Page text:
Going through the mortgage approval process is a little like going on a first date. Both you and your lender will have to get to know each other to decide if your needs are compatible and if you are comfortable entering into a long-term partnership. Your lender will want to know all the details of your current and projected financial position to decide how much they’ll lend you and what interest rate they’ll charge. Similarly, you’ll have to inquire about all the conditions your lender will place on the loan to ensure that you are comfortable and able to abide.
The mortgage approval process can be a long, complicated process, and it’s best to prepare. Here are five key things you should know.
1. There is a lot of paperwork involved
Before pre-approving you for a mortgage, your mortgage broker will want to ensure that you’ll be able to manage the associated monthly payments. Lenders require quite a bit of paperwork, including:
- A copy of your credit report
- Proof of employment (i.e., pay stubs, a notice of assessment from the Canadian Revenue Agency, etc.)
- Details about any other assets (i.e., other properties, vehicles, etc.)
- Details about any other debt or financial obligations (i.e., student loans, lines of credits, car leases, etc.)
Before beginning the pre-approval process, it is a good idea to have all this paperwork organized to help the process run as smoothly as possible. An unbiased mortgage professional will let you know ahead of time what you need to prepare.
2. Your mortgage should suit your financial situation
When selecting a mortgage product, there are a few things you’ll have to consider. Namely, you’ll have to decide between an open or closed mortgage and a fixed or variable interest rate.
This decision will be based upon your current and projected financial position and will influence the pre-approval process.
Here are some things you should know:
Open vs. Closed Mortgages
An open mortgage provides you with more flexibility as you can re-pay, re-finance, or re-negotiate at any point without penalties. This is a great option if you believe you’ll be able to pay off your mortgage quickly and do not want to wait until maturity. That being said, open mortgages tend to have higher interest rates and a shorter term, which means your monthly payments may be quite substantial.
A closed mortgage is less flexible, and you will not be able to re-pay, re-finance, or re-negotiate without incurring penalties. You will have a predictable monthly payment, which can be great as it provides some stability and ease when planning your financials.
Fixed vs. Variable Interest Rate
A fixed interest rate will remain constant throughout your mortgage term and will not be influenced by current economic conditions. Similar to a closed mortgage, a fixed interest rate can provide stability for your financial planning.
A variable interest rate fluctuates according to prime interest rates. This provides you with less certainty about the exact amount you’ll owe for your mortgage payments long-term but can be lucrative if the prime interest rate remains below the fixed interest rate offered.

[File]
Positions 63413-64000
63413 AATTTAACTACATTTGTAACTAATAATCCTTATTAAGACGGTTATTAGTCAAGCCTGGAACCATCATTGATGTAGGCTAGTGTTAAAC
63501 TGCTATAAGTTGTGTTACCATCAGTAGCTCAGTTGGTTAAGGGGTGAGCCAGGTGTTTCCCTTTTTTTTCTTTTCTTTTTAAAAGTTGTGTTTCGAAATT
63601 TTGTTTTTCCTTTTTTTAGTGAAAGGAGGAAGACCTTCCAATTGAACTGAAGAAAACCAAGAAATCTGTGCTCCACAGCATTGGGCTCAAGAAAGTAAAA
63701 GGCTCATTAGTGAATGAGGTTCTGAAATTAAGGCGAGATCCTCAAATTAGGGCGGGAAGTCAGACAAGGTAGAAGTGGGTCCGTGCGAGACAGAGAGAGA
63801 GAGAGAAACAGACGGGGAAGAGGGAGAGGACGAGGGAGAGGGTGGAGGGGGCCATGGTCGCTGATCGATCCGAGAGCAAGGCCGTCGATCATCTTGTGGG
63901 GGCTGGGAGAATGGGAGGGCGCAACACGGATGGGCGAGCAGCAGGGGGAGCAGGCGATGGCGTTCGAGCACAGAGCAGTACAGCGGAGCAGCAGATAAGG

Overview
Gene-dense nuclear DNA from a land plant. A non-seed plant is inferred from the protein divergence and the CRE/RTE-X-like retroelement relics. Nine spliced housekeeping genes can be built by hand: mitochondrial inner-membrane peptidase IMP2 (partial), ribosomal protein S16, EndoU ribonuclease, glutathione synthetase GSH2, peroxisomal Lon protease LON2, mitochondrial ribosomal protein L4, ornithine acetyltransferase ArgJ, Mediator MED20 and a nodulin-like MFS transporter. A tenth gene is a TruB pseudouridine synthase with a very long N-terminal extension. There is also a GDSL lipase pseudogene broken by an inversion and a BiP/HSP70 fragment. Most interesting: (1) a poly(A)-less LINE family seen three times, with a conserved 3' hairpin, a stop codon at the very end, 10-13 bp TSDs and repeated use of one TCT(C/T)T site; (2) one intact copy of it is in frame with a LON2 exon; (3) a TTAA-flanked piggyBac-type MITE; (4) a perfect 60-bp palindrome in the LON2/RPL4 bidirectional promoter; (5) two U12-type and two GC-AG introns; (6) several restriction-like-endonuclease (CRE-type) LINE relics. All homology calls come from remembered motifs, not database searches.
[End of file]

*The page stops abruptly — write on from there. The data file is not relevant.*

3. Should you stress about the stress test?
If you’re planning on getting a mortgage, you will be required to pass a stress test. The purpose of a stress test is to determine whether your ability to stay-on-top of your mortgage payments can be jeopardized by a higher than the anticipated interest rate.
The interest rate used for the stress test is known as the qualifying rate. The qualifying rate depends on whether you need mortgage insurance. For insured mortgages, your lender will use the higher interest rate of either; the interest rate negotiated or the Bank of Canada conventional five-year mortgage rate. If you don’t need mortgage loan insurance, the bank will use the higher of the negotiated interest rate plus 2% or the Bank of Canada conventional five-year mortgage rate. For more information about mortgage insurance, check out our recent blog post here.
4. Preparing good questions to ask your broker
Before committing to a lender, you want to make sure you have all the relevant details so you can make an informed decision. Be sure to ask your lender about:
- The interest rate, term, and amortization period
- Circumstances around incurring penalties and the dollar-value of these penalties
- Any prepayment options
- Associated fees you may have to cover
Your broker will be a valuable resource in helping you gain all the details and information needed to make the best decision for your unique financial position.
5. Remember, nothing is guaranteed
Hopefully, by the end of this process, your lender will approve you for your desired loan. It is important to keep in mind, however, that a pre-approval does not guarantee that that will be the exact amount you receive. Your lender will pre-approve you for the maximum amount without committing to that specific number. It is best to prepare in case you receive less than anticipated.
The mortgage approval process is an important step in the home-buying journey and will help you get into your new home as quickly as possible. It is a good idea to begin the approval process early-on and work with your broker to ensure the process runs successfully.